It can be hard to diagnose and troubleshoot how an issue occurred, as the log message needs descriptive log information. Using the same log message, you can use structured log formats to describe the message with payload:

  "timestamp": "Friday, 20-Jan-23 11:17:55 UTC",
  "level": "info",
  "message": "The application has started."

Both the unstructured and structured payloads contain the same information. However, the structured log message has key attributes that can be paired with any corresponding values. This means an analysis system can analyze the data using these attributes to perform searches and filter results. On top of that, you can detect patterns in the data and have a concrete conclusion based on your log messages.

With key-value pairs, you can add more meaningful information to your logs. Here is an example of log using a structured format with more details on error type:

  "timestamp": "Friday, 20-Jan-23 11:17:55 UTC",
  "level": "error",
  "message": "An error occurred while processing this request",
  "error": {
    "code": "500",
    "message": "Internal server error",
    "details": "Error occurred when sending POST data query."

Why is Structured Logging Needed?

There are numerous benefits to using structured logs. Below are some points for why structured logging is needed:

  • With structured logs, it is accessible to search, filter, and aggregate log data.
  • Its format is friendly with observability and logging tools like SigNoz. This makes it easier to analyze your log data faster and more efficiently to troubleshoot any application issues.
  • Structured logs improve automation. You can automatically extract any relevant information, such as error messages and performance metrics, and create aggregates.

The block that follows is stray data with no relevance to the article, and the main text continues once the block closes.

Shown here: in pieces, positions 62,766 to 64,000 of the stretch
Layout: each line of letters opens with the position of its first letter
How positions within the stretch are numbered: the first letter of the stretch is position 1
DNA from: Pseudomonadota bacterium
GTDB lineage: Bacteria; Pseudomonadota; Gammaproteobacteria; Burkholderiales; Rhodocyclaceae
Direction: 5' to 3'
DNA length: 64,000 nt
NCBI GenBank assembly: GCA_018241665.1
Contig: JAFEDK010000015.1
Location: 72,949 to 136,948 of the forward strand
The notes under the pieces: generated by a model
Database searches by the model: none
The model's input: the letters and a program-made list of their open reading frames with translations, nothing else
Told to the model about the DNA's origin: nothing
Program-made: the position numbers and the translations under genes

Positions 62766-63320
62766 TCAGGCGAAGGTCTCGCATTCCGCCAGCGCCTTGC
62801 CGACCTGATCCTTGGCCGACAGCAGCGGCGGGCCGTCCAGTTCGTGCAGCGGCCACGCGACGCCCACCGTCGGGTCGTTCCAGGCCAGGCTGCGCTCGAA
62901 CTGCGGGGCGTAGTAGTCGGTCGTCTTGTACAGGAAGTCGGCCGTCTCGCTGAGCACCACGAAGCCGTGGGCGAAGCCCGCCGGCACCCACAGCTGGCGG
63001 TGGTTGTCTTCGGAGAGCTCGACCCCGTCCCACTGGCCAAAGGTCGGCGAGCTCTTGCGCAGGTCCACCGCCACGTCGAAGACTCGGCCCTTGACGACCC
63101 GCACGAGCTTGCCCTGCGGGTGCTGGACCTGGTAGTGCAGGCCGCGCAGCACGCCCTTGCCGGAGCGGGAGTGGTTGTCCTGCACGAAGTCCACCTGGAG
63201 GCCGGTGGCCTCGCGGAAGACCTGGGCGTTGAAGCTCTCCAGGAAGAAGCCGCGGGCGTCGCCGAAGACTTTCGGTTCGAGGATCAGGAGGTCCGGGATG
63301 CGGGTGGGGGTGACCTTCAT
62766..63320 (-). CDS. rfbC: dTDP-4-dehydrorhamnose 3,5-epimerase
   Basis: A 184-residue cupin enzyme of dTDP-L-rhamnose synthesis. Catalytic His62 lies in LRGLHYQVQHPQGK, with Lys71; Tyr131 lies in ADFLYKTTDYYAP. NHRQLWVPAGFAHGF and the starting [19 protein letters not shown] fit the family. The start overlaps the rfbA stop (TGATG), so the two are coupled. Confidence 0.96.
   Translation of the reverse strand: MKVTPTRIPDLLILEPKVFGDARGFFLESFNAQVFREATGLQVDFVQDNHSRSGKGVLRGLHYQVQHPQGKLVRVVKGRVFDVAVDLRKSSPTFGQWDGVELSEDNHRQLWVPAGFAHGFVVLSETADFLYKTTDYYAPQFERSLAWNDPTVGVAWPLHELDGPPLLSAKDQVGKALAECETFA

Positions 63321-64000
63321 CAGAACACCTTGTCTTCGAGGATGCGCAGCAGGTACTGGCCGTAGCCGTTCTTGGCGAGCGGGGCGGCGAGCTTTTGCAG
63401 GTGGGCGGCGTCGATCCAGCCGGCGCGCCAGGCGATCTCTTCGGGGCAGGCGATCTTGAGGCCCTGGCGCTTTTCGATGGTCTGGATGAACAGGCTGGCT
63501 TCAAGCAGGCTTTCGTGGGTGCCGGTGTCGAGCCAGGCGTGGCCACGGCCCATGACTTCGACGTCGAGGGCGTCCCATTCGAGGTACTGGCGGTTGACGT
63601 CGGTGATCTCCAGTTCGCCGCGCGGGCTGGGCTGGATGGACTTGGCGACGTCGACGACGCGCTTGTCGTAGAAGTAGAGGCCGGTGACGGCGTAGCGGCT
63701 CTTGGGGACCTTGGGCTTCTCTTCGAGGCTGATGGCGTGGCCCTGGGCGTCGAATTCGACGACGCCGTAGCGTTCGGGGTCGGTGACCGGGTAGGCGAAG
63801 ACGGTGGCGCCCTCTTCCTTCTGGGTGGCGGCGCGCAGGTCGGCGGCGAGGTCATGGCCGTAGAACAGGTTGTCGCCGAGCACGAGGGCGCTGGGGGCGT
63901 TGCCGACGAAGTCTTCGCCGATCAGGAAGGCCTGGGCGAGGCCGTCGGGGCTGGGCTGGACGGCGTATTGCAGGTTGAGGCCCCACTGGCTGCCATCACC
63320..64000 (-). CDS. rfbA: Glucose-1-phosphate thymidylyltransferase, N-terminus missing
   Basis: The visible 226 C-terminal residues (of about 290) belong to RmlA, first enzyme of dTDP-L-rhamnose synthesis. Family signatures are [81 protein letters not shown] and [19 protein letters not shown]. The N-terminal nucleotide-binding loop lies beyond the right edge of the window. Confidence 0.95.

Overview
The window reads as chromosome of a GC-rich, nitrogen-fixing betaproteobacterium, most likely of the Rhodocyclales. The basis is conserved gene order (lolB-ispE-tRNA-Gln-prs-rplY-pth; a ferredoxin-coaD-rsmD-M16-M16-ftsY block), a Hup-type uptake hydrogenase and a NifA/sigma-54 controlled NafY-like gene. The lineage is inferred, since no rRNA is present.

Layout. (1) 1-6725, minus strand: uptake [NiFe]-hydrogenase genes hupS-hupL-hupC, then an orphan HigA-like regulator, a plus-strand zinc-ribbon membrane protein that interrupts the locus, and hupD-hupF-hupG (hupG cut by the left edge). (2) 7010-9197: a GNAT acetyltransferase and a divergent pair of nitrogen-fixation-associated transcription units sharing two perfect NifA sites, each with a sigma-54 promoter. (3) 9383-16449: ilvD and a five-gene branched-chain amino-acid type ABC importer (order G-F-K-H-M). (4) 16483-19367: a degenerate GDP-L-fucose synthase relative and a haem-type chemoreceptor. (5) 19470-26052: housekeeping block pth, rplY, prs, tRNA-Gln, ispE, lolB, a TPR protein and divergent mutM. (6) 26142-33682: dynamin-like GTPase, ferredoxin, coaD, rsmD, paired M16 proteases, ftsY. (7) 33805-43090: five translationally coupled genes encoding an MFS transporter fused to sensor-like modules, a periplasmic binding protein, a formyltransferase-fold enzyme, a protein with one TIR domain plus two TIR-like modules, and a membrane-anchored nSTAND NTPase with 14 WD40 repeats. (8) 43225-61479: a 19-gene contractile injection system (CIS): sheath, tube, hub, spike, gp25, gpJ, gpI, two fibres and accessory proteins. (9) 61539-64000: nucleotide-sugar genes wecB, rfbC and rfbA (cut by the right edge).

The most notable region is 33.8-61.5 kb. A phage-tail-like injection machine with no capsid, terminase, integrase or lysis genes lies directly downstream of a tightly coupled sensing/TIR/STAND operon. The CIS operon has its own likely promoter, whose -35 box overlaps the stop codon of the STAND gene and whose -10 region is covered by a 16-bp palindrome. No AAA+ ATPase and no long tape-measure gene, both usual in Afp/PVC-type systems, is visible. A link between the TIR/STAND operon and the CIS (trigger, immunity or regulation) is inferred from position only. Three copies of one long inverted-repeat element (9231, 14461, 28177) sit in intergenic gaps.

• Structured logs are easily integrated with alert systems. You can get notified if the software system starts sending logs of a certain type.
  • With structured logs, it is easier to identify trends and patterns that might be missed with unstructured logs.
  • Structured logs open room for broader integration with logs from different sources and with monitoring tools.
  • Structured logs reduce costs on tools you can choose to integrate and analyze data. The data is consistent. This makes storing in long-term retention easier with reduced storage cost.
  • It is easier to visualize structured logs data with which you can drive insights faster. Log analytics tool like SigNoz can help you create charts from structured logs data easily.

Best Practices for Structured Logging

Structured logging has many benefits. Based on this guide, you have understood the importance in detail. However, when using structured logs, it's good to follow the best practices to ensure you get the optimal benefits structured logs offer. Some of the best practices are: